Economic / Future Trends

Economic trends affecting business in 2019

In Part 4 of our series on external trends impacting small and midsize companies in 2019, we study economic trends affecting business.

As we transition into 2019, the mood of the nation is both optimistic and skittish. In the 10th year of a record broad-based recovery, there is strong consensus by economists that a soft landing (or recession) is on the horizon for late 2019 or in 2020. However, most do not believe we will have a significant downturn given that the U.S. is at full employment.

Small and midsize business leaders are trying to reconcile:

  • Whether tariffs represent a negotiating tactic by the Trump administration or the long-term trade policy of the United States. The stakes are significant. The slowing of Chinese GNP is the wildcard to the global economy.
  • Deloitte projects that the current tariff scenarios will reduce U.S. GNP by 0.4 percent in 2019, and that the U.S. has a 25 percent chance to slide into a recession next year. In 2020, our economy could grow as little as 1 percent, making it more vulnerable to various unforeseen world events. With a split congress, political risks could range from a federal government shutdown to impeachment proceedings.
  • Heightened volatility in the capital markets represents a conundrum for investors who are starving for yield. [i] While bond yields have risen from 2.4 at the beginning of the year to 3.2 in October, interest rates are still relatively low. [ii]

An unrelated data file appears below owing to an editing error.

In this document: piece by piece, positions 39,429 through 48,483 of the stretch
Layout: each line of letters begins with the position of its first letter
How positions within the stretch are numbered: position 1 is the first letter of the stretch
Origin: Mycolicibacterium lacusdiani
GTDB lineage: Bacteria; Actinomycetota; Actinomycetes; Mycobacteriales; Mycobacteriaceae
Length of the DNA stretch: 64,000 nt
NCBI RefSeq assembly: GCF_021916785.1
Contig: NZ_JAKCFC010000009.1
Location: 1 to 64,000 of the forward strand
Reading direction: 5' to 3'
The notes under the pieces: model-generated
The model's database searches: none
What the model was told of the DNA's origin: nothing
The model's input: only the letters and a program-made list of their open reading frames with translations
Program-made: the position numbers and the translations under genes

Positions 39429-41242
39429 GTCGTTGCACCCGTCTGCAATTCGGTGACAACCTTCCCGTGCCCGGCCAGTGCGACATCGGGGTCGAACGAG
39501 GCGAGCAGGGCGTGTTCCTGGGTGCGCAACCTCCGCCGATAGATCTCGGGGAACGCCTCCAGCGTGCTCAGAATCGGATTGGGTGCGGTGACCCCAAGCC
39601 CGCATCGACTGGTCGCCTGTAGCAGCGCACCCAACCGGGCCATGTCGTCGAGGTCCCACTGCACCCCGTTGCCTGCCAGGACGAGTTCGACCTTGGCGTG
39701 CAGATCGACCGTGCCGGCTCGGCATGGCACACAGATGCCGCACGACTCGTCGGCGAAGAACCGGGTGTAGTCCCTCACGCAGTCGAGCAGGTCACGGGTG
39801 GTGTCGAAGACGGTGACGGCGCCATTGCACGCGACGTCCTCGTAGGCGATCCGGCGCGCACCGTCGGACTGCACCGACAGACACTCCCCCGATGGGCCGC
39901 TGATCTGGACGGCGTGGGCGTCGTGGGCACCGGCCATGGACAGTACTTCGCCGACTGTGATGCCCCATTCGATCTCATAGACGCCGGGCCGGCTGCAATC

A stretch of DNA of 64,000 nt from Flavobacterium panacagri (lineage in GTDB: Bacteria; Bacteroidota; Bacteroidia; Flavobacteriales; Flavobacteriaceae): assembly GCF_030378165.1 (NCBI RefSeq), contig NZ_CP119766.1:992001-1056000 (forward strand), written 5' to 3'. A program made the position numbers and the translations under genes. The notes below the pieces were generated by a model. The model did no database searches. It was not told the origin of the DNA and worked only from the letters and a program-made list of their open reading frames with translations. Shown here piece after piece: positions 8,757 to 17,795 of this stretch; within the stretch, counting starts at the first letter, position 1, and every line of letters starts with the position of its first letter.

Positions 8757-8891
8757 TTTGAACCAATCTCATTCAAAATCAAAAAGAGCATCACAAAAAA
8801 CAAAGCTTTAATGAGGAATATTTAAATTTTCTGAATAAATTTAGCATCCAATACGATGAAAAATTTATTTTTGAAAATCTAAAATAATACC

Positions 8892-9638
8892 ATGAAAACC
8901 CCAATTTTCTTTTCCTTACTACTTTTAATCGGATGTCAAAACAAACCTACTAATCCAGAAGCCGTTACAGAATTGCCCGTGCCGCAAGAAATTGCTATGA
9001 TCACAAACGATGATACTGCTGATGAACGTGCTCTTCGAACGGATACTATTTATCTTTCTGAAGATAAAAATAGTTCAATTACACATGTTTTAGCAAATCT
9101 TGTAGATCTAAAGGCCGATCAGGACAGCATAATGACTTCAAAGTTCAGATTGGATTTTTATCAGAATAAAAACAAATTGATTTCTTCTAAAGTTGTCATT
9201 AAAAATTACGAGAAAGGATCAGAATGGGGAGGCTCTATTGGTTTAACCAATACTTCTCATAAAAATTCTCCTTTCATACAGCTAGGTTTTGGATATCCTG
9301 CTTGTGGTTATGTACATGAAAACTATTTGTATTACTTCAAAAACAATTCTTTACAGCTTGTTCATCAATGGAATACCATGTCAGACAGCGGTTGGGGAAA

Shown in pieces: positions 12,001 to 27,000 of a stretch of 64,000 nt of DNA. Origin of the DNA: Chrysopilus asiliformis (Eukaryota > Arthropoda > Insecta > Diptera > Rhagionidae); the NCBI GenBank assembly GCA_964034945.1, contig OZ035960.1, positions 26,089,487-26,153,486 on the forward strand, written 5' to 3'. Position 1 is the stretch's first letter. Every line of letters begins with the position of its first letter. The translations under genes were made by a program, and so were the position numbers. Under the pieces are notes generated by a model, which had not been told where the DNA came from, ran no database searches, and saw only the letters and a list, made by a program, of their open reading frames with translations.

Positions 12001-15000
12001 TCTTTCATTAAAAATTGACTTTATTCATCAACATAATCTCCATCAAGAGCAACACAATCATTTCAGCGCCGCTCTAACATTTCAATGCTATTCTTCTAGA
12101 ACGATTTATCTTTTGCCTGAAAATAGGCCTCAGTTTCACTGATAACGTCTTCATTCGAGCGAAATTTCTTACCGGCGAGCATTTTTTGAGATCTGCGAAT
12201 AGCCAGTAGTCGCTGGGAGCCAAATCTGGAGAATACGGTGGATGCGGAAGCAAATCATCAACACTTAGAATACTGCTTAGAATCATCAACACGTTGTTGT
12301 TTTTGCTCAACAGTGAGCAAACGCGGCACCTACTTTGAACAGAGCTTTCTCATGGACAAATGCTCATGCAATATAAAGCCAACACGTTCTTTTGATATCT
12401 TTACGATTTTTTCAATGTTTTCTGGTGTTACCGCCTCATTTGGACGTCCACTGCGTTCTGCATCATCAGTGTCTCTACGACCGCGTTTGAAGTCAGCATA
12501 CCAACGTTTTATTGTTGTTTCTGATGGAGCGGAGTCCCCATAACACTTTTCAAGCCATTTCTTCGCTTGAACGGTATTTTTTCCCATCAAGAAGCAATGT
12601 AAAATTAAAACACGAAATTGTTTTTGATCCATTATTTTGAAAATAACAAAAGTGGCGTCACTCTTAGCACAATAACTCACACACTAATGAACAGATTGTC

• Yet, U.S. nationals continue to yield high profits. Profits for S&P companies are up around 25 percent this year. [iii]
  • Inflation is in check for now. The Congressional Budget Office projects the Consumer Price Index to be 2.2 percent in 2019.
  • Housing is unaffordable in many large cities, and rising interest rates create a ceiling for real estate prices. Multi-unit and commercial real estate present poor capitalization rates in the 3- to 4-percent range in top markets.
  • A study in Inc. Magazine revealed that among CEOs, “scaling” was their top concern (86 percent), but “finding and retaining good staff” was their No. 1 barrier (62 percent).
  • Europe is even more vulnerable than the U.S. The turmoil around Brexit will be front and center throughout 2019. Germany’s Merkel and Great Britain’s May are losing influence in the region, and the loss of Britain as a financial hub brings more uncertainty to the European Union, which will elect new leadership in 2019.

GNP & other key indicators

The greatest probability is that the U.S. economy will “soften” in 2019. According to Deloitte, projections for the four components of GNP tell a story of fundamental shifts in the U.S. economy:

According the Congressional Budget Office, other key indicators include:

  • Entering the Christmas season, consumers have an appetite for spending as evidenced by strong retail and automobile sales.
  • Buoyed by the tax cut, business spending rose a robust 7 percent this year. In particular, amended accelerated depreciation rules have been a boon for heavy equipment and real estate, but its long tail does not provide much incentive for investors to dive in right away. A consequence of tax reform was a flurry of corporate buy-backs.

Read part 1 – Ecological and social trends affecting business in 2019